Thursday, March 29, 2007


It turns out that I found something interesting after all. This is an "official document" used by the RIAA in order to decide how bets to harass their customers--I mean, combat piracy. Then again, it's from BBSpot, which, as far as I know, is about as trustworthy as, well, somebody who makes stuff up.


I don't want to do my homework, so I'm posting instead.
But I don't know what to post. How about a link to this site on Vista "premium content" copy protection suckiness which every blog but me has posted. It's why I wrote the post below this one.

That's enough posts for today. I'll post again when I'm inflamed with passion. Or when I think of something else interesting to say. Whichever comes first.

A Declaration of the Rights of Users

I got mad at Windows Vista copy protection, and decided to write this up.

A Declaration of the Rights of Users

  1. Computers are tools. Computing hardware belongs to its owner. It does not belong to the creator of the hardware. It does not belong to those who have an interest in the manner in which the hardware operates, or in what the hardware is used for.
  2. No computer program is capable of making judgments about what is right and what is wrong, what is legal or illegal, what the intentions of humans are, or what constitutes fair use. No computer program should attempt to enforce any such judgments.
  3. Computer programs are the agents of the people who ordered their execution. They are not the agents of their programmers, or of any third party which may have an interest in their operation.
  4. The owner of a computer or electronic device has the right to determine how they will use that device. This includes, but is not limited to, the right to modify the device in question, and the right to control what computer code is executed by that device.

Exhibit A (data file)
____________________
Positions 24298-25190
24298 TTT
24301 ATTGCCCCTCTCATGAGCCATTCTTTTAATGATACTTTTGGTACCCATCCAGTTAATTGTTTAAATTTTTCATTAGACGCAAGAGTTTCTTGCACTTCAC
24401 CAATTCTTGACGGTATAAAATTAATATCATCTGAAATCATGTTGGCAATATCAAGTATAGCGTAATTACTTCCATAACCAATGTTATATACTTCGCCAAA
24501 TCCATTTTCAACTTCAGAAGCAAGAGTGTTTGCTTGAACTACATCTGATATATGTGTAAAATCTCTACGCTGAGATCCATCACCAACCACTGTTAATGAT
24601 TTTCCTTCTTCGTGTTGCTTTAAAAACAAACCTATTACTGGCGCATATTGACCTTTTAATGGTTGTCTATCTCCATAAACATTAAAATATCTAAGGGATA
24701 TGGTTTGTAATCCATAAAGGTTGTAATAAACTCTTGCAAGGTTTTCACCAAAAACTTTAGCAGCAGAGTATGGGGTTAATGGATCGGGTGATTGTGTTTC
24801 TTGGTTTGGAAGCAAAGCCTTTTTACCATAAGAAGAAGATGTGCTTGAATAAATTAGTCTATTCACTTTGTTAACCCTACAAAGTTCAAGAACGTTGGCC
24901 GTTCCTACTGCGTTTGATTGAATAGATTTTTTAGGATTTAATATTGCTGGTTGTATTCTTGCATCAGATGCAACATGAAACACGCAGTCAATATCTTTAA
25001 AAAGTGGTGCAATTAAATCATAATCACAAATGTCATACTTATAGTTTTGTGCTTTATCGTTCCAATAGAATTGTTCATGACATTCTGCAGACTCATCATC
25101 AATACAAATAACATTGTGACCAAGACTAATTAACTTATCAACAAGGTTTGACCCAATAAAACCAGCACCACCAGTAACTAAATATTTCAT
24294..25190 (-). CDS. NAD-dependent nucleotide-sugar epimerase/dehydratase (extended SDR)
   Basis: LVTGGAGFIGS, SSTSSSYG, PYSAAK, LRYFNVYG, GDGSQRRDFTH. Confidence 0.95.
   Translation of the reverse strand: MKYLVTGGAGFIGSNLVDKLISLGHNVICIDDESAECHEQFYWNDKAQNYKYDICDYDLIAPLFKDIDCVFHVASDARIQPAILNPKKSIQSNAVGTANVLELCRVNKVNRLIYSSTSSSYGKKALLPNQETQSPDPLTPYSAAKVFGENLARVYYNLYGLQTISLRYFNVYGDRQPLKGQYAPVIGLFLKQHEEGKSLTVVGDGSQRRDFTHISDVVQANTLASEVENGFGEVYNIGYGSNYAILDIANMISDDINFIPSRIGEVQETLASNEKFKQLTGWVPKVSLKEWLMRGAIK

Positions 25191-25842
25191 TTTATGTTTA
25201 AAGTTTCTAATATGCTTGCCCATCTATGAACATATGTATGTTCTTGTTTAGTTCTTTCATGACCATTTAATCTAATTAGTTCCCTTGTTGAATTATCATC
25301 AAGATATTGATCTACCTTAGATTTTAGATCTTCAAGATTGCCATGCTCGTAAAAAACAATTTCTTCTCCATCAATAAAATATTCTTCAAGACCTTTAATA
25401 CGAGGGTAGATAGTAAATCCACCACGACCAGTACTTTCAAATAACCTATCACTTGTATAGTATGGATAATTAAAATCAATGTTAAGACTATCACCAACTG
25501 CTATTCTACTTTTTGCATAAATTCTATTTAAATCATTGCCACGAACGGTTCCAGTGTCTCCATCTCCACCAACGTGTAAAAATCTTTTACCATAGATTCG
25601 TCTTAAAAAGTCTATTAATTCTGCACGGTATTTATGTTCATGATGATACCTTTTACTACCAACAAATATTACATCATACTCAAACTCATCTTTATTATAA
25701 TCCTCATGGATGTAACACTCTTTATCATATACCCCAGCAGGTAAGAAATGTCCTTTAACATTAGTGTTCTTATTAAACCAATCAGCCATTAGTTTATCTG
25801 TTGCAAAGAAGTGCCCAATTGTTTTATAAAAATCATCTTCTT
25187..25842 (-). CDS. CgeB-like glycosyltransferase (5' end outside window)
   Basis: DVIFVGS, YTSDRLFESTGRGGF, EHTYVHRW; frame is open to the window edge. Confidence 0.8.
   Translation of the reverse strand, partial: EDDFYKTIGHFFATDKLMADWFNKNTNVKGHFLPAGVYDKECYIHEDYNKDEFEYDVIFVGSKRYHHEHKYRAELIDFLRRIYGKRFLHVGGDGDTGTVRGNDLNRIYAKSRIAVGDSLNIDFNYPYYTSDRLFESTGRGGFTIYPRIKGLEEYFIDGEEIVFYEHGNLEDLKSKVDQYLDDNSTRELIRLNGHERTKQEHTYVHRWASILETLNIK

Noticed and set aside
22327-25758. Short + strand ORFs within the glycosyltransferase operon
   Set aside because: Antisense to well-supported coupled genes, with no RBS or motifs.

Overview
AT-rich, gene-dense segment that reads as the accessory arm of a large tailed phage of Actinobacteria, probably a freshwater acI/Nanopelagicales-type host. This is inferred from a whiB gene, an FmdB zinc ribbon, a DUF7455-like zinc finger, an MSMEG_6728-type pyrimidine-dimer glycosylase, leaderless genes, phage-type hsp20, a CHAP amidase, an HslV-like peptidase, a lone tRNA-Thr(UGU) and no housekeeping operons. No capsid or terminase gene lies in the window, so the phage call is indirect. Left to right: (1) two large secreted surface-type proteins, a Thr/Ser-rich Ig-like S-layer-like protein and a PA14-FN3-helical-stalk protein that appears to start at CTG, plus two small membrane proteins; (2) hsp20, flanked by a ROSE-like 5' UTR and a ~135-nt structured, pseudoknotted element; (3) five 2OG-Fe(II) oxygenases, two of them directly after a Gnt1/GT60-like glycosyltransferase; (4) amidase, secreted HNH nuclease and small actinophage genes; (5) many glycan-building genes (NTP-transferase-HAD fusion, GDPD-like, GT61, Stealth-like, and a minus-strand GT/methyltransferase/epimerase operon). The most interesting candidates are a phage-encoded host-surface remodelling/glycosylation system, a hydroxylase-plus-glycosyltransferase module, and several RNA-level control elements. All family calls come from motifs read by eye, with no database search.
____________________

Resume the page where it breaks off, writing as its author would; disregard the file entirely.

5. Any program that, by design, acts against the intent of its user is a malicious program. Any program which interferes with a user's use of their own computer is a malicious program.
  6. These rights are the inalienable rights of computer owners and software users. They cannot be waived, signed away, or otherwise interfered with by any license agreement.

Google Docs

Google Docs is supposed to be able to post to blogger blogs. However, when I'm logged into Google Docs (using the same account that logs me into blogger), and I try to set it to post to my Blogger blog, it demands a blogger user name and password. I enter my Google Account user and password, and it says I'm not authorized to post to my blog.

It turns out I'm actually using " (beta version)," which is apparently Google's term for what Blogger calls "new Blogger". Somebody ought to change the UI, or, better yet, make it recognize that if I'm logged into my Google Account on Google, I should be able to post to the blogs in my Google Account on Blogger.


How's this for a logo?

Testing. Testing. 1 2 3

I'm testing out my new blog here on Blogger. I've discovered that choosing blog names is very hard. At first I wanted to call my blog Full Bright, but that was taken. So I tried x`, but that was taken. I went through a couple other variations on calculus jokes before deciding on dEarth/dx, which can't be adequately expresses in linear text. I'm going to have to make myself a nice logo to put at the top to replace the single-line title.